Alcoholic fermentation or ethanol fermentation is a biotechnological process in which sugars such as glucose, sucrose, and fructose are converted into ethyl alcohol and carbon dioxide in the presence of yeast (S. cerevisiae), some bacteria, or other microorganisms.
Alcoholic fermentation is a type of fermentation process widely used in producing alcoholic beverages such as beer and wine. Fermentation is a metabolic process where enzymes or microorganisms induce the decomposition of organic substances. This metabolic process makes beneficial changes in the food and beverages that maintain a healthy gut and increase the shelf life of food. For instance, it makes the food more flavorful and nutritious and increases the shelf life.
Ethanol fermentation is a complicated process that involves various chemical, biochemical, and physicochemical processes. First, the sugar breaks down to form pyruvic acid, which is then converted into ethanol and carbon dioxide. The regeneration of NAD+ provides the yeast with energy to convert pyruvate molecules into ethanol and CO2. Typically, yeast has the capability to function in the presence and absence of oxygen. However, alcoholic fermentation occurs in the absence of oxygen (anaerobic condition). Under anaerobic conditions, the fermentation takes place in the cytosol of yeast. (Lee, 1983)
The basic principle of alcohol fermentation is that it is carried out by living yeast cells under anaerobic conditions. These cells absorb sugar molecules and break them in the presence of oxidation and reduction enzymes; as a result, by-products such as ethanol, carbon dioxide, water, and heat are produced.
Alcoholic fermentation takes place in two steps, i.e., glycolysis and fermentation. Glycolysis involves breaking down sugar to form pyruvate molecules in the presence of yeast. In this step, 2 pyruvic acid molecules are produced. It is followed by fermentation in which the 2 pyruvate molecules are converted into 2 ethanol molecules, 2CO2, and ATP. In the absence of oxygen, the pyruvate molecule is first transformed into acetaldehyde and CO2 in the presence of the pyruvate decarboxylase enzyme. At the same time, NADH regenerates NAD+ bypassing its electrons to acetaldehyde in the presence of alcohol dehydrogenase enzyme, and as a result, ethanol is formed. (Walker & Walker, 2018)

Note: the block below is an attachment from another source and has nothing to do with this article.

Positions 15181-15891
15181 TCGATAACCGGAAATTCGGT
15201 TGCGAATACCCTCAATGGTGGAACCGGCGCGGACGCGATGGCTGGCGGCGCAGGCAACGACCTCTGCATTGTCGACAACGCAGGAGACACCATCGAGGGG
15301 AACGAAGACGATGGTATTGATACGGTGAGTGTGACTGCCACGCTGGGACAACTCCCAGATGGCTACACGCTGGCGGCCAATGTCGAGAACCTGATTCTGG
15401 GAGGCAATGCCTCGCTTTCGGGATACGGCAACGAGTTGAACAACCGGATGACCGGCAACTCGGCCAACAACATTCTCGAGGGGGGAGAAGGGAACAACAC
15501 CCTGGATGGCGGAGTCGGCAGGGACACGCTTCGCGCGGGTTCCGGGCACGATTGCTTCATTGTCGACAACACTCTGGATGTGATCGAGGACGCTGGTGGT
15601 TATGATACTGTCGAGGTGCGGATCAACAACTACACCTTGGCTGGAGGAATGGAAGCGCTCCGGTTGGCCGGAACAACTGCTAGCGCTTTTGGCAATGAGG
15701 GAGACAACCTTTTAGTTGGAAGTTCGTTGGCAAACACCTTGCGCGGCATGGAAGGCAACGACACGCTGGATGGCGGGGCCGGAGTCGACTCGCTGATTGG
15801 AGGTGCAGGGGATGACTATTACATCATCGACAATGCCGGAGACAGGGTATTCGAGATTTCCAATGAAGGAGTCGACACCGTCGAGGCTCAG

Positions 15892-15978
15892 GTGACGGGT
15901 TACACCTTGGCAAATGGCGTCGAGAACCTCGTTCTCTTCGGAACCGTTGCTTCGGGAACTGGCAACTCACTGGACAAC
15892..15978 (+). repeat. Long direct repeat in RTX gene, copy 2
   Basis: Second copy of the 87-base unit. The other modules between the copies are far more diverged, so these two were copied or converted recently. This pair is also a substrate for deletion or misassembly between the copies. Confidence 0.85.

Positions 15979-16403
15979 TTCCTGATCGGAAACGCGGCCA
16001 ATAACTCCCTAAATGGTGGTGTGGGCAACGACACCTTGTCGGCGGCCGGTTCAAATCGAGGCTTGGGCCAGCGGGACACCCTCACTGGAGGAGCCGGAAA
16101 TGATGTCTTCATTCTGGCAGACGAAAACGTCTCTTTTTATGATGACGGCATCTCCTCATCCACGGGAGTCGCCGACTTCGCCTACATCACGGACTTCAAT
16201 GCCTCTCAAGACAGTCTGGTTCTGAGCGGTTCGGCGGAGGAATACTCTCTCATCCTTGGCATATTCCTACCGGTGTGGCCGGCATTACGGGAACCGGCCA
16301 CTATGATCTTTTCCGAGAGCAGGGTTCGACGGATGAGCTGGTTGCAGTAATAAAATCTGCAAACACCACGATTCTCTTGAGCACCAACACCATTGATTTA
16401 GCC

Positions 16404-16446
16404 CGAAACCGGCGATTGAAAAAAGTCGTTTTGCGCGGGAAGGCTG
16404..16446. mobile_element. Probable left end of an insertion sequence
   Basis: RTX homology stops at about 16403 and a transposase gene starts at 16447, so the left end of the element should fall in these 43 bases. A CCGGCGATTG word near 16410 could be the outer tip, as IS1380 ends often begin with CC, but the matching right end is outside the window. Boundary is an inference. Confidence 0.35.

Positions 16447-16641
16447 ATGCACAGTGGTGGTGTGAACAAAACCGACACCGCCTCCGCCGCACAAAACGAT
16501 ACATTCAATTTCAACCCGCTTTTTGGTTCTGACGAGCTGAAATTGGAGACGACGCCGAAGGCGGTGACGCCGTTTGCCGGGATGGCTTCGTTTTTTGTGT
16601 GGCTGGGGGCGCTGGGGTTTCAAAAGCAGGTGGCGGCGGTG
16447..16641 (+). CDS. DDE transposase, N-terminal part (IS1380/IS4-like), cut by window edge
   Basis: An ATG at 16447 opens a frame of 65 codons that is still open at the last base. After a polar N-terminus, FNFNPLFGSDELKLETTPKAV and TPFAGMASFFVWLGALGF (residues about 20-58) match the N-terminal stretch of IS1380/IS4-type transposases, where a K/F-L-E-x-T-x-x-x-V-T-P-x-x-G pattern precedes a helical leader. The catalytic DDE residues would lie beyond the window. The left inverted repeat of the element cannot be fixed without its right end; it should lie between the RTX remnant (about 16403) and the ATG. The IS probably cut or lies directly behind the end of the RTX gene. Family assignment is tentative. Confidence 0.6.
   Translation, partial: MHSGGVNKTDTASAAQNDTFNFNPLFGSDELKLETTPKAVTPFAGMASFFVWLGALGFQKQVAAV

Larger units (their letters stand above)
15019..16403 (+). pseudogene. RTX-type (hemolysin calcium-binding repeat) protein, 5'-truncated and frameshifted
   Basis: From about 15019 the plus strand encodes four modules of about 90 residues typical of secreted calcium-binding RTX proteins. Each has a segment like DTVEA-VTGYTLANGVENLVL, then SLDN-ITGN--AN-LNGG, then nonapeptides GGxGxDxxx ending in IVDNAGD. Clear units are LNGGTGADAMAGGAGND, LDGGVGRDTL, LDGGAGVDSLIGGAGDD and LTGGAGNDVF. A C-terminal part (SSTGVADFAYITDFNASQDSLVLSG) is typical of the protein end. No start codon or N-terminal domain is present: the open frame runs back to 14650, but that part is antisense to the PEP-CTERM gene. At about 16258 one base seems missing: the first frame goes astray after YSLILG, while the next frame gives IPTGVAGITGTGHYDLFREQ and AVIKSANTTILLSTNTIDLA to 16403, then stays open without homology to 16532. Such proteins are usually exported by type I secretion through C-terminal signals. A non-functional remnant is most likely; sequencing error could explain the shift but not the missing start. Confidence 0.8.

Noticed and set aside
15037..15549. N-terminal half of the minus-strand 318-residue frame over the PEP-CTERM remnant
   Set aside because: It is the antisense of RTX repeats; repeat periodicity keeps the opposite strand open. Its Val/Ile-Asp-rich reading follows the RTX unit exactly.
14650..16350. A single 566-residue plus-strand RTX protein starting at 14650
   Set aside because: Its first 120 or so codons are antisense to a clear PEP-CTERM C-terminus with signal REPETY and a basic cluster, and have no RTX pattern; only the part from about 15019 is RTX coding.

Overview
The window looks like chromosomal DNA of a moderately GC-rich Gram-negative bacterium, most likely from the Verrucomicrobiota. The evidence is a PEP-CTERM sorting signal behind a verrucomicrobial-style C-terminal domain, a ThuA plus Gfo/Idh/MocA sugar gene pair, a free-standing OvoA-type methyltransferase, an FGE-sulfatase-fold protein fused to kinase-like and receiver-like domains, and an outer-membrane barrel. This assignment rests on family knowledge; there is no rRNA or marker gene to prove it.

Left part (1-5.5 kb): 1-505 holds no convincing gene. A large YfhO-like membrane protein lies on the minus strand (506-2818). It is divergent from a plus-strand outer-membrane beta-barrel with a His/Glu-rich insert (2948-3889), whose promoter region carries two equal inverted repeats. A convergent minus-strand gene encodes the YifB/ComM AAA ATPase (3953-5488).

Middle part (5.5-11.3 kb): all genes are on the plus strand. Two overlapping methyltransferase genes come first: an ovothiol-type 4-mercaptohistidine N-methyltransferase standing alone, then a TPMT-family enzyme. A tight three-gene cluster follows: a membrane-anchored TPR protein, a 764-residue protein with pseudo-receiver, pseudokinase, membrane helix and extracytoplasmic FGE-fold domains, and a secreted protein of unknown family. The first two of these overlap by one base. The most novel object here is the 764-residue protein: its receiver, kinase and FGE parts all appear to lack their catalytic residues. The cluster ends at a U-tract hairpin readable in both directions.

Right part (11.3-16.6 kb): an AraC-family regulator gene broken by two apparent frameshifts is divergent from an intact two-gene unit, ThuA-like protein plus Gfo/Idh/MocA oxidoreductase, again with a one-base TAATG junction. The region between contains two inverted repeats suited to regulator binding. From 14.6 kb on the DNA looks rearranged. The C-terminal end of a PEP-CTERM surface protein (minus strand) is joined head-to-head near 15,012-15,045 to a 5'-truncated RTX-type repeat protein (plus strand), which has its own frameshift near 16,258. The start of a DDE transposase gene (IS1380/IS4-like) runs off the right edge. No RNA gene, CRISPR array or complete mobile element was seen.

The overall chemical equation can be explained as follows:
C6H12O6 → 2 C2H5OH + 2 CO2
- Erlenmeyer flask
- Delivery tube
- Glass tube
- Clamp stand
- Stirring rods
- Glucose powder
- Yeast powder
- Lime water
- Paraffin oil
– Prepare 5% glucose solutions by mixing 5 g of glucose powder in 10ml of lukewarm water in a flask.
– Prepare that 10% yeast suspension in another flask by adding 5g of yeast in water.
– Take the prepared glucose solution in a larger test tube and add the yeast suspension in a 5:1 ratio.
– Now add liquid paraffin drops along with the inner side of the test tube so that it covers the surface of the glucose-yeast solution completely.
– Cover the test tube with the cork containing the delivery tube. Ensure that the delivery tube’s end does not touch the soil surface.
– Seal the cork with glycerol
– Set the larger test tube properly on the clamp stand and set a smaller test tube containing lime water on the other end of the delivery tube.
– Make sure that the tube is immersed well in the lime water.
– Allow this setup to stand for a few minutes until the air bubbles start to come out of the end of the delivery tube and the lime water turns milky.
– At the same time, a frothy layer will form on top of the oil layer in the larger test tube.
– Disassemble the apparatus as fermentation has occurred.
- The contents in the larger test tube will give a strong ethanol smell, which suggests that alcohol has been produced due to fermentation.
- The cloudiness of lime water indicates that the gas produced inside the test tube is carbon dioxide, a by-product of fermentation.